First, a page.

“Major Strategic Miscalculation”: GOP Panics About Loeffler’s “Down-Ticket Damage” After Report Reveals She Dumped Stocks During Coronavirus Outbreak

March 22, 2020

Loeffler’s ongoing scandal of selling potentially millions of dollars worth of stocks following a private Senate briefing puts Republicans at risk as outside group goes off the air

ATLANTA — After spending Friday refusing to clearly answer questions and dodging local press, unelected Senator Kelly Loeffler is now facing doubts from leaders in her own party after the breaking news that both her and her NYSE chairman husband sold off up to “seven figures worth of stock holdings” following a private Senate briefing. 

New reports detail Republican leaders’ fears of “down-ticket damage” from Loeffler while one candidate openly called for her resignation as “picking Loeffler now looks like a major strategic miscalculation for Republicans.” With Loeffler already behind her intraparty opponent in recent polling, even Republican operatives are admitting Loeffler’s new scandal “obviously looks very bad for her” considering “voters tend to be hard on people they see as profiteering from a crisis.” Another GOP operative: Loeffler’s in “a really dangerous place to be.”

Now, Loeffler is facing a dire scenario as a Mitch McConnell-backed super PAC that had previously poured millions into Georgia “lambasting [her opponent Congressman Doug] Collins on television and radio ads” goes off the air — even as that same group’s dark money arm continues to run ads on behalf of vulnerable Republican Senators in other states.

Losing both support from the GOP base and the confidence of her party’s leadership, Loeffler is set to enter a brutal new phase of the “Republican civil war” between her and Collins as the “political mega-donor” gets ready to learn a tough lesson: “Money can’t buy you political love.”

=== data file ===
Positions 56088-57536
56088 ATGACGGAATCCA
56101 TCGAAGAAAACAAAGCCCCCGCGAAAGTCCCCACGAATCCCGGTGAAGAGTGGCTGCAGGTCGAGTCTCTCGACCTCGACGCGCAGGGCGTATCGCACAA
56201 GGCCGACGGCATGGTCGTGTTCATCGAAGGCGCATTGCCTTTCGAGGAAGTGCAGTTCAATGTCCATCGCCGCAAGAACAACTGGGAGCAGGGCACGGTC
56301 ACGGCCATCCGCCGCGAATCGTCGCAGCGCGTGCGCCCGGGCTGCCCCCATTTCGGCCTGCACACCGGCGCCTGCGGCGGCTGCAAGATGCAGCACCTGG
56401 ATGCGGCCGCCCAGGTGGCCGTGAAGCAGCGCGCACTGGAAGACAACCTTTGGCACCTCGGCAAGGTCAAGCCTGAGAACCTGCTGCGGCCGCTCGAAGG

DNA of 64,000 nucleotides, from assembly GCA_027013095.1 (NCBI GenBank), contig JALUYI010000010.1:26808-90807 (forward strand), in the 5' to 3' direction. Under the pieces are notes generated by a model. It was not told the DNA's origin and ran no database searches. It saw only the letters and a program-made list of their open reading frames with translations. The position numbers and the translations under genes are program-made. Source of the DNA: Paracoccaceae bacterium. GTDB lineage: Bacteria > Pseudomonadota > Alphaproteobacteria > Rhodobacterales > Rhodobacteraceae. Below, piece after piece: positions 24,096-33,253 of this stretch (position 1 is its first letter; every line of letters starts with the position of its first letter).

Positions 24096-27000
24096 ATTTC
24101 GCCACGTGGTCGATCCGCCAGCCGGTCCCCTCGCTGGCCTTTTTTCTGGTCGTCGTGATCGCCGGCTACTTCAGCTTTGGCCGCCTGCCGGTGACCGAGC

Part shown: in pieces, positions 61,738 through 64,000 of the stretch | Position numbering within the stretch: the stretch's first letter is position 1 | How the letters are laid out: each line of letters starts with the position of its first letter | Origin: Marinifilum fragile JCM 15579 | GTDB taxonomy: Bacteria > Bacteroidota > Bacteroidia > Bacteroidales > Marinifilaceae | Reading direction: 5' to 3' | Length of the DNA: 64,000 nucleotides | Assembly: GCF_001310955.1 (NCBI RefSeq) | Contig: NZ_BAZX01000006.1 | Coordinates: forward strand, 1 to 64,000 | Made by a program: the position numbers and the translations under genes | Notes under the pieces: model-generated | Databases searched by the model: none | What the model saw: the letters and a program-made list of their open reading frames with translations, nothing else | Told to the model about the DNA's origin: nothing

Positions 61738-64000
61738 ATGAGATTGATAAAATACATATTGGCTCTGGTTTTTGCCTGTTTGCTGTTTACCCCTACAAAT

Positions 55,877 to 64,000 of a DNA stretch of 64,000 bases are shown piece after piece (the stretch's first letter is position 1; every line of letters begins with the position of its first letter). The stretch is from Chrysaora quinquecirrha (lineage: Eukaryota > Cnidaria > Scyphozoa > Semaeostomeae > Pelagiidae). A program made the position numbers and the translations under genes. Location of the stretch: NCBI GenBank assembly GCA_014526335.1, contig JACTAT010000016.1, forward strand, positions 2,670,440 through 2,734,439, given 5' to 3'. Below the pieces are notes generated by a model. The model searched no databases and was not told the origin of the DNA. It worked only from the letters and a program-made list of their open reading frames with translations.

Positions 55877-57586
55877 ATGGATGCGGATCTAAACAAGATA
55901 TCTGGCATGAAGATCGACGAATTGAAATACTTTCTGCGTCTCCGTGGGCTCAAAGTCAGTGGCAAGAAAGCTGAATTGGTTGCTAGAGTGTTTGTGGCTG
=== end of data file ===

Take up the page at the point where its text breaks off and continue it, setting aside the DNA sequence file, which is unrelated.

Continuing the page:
Read more about Loeffler’s ongoing stock sell-off scandal and intraparty woes:

National Journal: Money can’t buy you love in politics

  • That lesson that money can’t buy you political love is relevant yet again in the wake of a scandal involving several senators selling stock after receiving a private briefing in January over the looming threat of the coronavirus.
  • One of those senators is appointed Georgia GOP Sen. Kelly Loeffler, the wealthiest member of Congress, whose husband is a primary stakeholder in the company that owns the New York Stock Exchange.
  • In the weeks after attending the briefing, Loeffler sold over a million dollars in stock while purchasing shares of a teleconferencing company that has seen its stock price increase.
  • Picking Loeffler now looks like a major strategic miscalculation for Republicans, who badly need to hold onto her seat in order to keep their Senate majority.
  • Even before the accusations of self-dealing emerged, there were signs of trouble for Loeffler’s campaign. Rep. Doug Collins, a conservative favorite of President Trump, ignored party leaders and entered the race to challenge Loeffler.
  • His candidacy fueled a Republican civil war, with outside GOP groups spending millions on ads attacking one of their own.
  • All this has limited her ability to reach out to Trump-skeptical independents in the suburbs—which was the whole point of picking Loeffler in the first place.
  • Now she’s facing a firestorm that all the money in the world can’t fix. She’ll need to quickly prove that the timing of her stock sales were coincidental, perhaps under the auspices of a Senate Ethics Committee investigation.